(21 october 2010)
mail from famous people is impossibly scary to open. the simple fact that it might have been caressed by famous hands or licked by famous lips (or more likely the hands and lips of those in their employ) lends such missives a distinctive fragility. as though they were highly bruiseable, like an infant or a thin-skinned fruit.
as the recent recipient of celebrated correspondence, i’ve observed that, when given the opportunity, people exhibit an extraordinary reluctance to handle said correspondence themselves.
i should be more clear. the correspondence they will handle. it is the envelop they fear.
thus, time and again as i’ve handed a letter over for perusal, it comes sailing back to me just as quick, with a brusque no, no, you do it- as though i am somehow more adept at these matters.
i’m trying to maintain a balance here, dancing on the fine line of being overwhelmed by the awesomeness of what i’m doing and underwhelmed by its actually happening. to this end, i’ve taken to storing the really really important things in a pile of papers on the floor located approximately six inches from the litter box.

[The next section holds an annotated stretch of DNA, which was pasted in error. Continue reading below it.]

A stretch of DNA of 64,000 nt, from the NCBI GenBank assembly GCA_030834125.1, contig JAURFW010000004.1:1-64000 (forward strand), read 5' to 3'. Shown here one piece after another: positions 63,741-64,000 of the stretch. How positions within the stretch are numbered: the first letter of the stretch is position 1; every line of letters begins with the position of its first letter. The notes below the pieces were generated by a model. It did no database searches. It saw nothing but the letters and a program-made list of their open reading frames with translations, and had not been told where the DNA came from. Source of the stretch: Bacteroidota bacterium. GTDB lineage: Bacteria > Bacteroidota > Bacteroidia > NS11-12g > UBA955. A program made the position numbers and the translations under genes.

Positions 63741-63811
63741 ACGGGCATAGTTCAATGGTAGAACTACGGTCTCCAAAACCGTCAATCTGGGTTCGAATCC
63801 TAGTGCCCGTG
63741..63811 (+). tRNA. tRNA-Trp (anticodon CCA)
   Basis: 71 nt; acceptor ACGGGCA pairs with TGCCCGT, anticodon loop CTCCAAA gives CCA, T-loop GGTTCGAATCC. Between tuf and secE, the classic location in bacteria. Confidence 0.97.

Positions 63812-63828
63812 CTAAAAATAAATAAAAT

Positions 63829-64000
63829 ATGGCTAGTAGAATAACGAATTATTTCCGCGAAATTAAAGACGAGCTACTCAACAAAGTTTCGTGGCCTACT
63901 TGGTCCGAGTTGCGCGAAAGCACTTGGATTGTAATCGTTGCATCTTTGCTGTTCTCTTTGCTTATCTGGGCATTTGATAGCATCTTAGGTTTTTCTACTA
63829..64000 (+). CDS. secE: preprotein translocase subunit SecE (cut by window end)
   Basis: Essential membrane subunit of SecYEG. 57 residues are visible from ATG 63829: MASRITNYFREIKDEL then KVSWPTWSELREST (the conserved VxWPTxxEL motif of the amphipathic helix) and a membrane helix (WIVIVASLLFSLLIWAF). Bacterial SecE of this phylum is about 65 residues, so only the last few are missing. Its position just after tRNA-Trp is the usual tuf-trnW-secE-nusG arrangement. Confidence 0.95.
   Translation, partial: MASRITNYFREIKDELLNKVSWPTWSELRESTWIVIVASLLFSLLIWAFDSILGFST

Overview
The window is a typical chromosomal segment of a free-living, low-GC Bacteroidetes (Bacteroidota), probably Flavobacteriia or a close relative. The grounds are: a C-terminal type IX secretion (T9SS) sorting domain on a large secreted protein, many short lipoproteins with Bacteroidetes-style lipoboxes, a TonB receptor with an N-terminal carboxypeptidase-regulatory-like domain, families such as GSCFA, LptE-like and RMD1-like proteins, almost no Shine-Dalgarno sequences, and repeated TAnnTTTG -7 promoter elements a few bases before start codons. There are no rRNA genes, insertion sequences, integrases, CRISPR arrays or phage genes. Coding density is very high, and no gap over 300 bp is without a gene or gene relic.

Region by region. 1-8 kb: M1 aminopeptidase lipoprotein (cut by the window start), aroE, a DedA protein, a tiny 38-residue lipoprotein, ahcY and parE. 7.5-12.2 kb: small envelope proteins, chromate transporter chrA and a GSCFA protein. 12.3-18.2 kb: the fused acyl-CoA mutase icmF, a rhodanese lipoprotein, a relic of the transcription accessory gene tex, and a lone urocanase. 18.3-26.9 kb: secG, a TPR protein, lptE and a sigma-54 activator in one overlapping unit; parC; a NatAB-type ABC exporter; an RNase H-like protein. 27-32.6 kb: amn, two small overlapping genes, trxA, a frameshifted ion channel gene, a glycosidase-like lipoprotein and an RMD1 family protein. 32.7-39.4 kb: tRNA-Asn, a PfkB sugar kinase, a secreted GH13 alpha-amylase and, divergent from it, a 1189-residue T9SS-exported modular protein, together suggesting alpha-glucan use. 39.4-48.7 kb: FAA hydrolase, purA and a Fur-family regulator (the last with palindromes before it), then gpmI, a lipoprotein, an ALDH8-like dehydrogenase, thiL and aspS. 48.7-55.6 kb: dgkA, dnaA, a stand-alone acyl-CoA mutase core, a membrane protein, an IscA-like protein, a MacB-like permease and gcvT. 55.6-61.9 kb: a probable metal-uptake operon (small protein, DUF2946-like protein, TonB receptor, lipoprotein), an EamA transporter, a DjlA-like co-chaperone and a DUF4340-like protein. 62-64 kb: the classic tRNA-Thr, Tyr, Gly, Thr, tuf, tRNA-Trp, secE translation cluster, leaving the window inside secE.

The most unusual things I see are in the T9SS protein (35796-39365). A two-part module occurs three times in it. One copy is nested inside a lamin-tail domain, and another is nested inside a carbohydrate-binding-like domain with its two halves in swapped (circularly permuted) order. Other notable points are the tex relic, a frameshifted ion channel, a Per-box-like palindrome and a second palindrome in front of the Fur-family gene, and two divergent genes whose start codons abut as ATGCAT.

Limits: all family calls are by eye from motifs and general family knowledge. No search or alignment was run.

so when a friend asks to see, i shove the cat from the paper pile by her bathroom and fish out the letter that has been requested. blowing off the litter dust that has lent it an antique aspect rarely found in mail less than three days old, i anticipate the no, no, you do it and slip the letter from its sheath.
i find i can only feel this- the excitement, the immediacy, the sense that things are really happening- through other people. i do not know what to make of the fact that there is so little wonder in it for me now.
and so i toss the thing to her as though it were a month-old us weekly and smile as her cupped hands catch it like a semi-precious gem.
and i watch her fingers run gently, reverently over the 15 letter name written in 11 pt., bookman old style, pantone 287 at the top.
no, no, you do it. yes, yes, i will.